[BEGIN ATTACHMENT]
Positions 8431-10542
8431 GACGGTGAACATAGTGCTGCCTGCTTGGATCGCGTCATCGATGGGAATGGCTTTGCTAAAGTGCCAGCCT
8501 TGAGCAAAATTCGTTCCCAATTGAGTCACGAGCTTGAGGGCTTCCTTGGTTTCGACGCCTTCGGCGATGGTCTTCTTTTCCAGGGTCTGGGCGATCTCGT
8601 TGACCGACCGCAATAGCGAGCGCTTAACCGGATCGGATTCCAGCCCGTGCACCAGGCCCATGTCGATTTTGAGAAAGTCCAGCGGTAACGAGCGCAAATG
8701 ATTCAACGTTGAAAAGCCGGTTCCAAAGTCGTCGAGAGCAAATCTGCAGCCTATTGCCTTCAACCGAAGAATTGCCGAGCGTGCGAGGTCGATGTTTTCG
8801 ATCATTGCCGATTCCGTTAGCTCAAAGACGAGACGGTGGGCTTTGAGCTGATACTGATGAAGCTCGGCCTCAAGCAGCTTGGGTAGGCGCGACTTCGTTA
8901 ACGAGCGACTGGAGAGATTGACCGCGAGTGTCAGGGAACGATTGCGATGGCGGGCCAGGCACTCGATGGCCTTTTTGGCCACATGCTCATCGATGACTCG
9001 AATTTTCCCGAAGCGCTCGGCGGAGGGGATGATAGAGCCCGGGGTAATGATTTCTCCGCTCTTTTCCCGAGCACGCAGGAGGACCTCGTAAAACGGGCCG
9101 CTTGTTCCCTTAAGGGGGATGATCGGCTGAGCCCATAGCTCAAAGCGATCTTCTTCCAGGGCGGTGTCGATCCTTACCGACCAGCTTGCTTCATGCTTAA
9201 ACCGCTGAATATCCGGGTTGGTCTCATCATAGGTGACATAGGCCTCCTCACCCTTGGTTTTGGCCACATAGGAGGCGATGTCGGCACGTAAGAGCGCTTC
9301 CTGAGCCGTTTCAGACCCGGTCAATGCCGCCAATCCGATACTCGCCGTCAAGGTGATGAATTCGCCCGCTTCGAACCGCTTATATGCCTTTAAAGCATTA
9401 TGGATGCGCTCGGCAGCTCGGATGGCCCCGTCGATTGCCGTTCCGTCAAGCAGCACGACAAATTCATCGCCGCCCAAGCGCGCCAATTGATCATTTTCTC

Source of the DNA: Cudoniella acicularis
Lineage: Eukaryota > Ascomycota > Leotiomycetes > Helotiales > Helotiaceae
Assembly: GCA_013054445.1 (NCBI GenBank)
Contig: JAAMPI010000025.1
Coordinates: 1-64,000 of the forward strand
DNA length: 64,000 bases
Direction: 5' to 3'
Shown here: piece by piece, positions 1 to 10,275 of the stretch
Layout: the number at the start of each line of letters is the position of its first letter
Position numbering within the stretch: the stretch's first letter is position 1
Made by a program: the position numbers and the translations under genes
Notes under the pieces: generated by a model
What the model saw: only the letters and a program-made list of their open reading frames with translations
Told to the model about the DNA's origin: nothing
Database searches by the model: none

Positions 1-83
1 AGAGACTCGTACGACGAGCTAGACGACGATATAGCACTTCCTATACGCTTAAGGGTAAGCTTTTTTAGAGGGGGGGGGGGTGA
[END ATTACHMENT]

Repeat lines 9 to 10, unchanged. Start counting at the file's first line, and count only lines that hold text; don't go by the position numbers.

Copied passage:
9101 CTTGTTCCCTTAAGGGGGATGATCGGCTGAGCCCATAGCTCAAAGCGATCTTCTTCCAGGGCGGTGTCGATCCTTACCGACCAGCTTGCTTCATGCTTAA
9201 ACCGCTGAATATCCGGGTTGGTCTCATCATAGGTGACATAGGCCTCCTCACCCTTGGTTTTGGCCACATAGGAGGCGATGTCGGCACGTAAGAGCGCTTC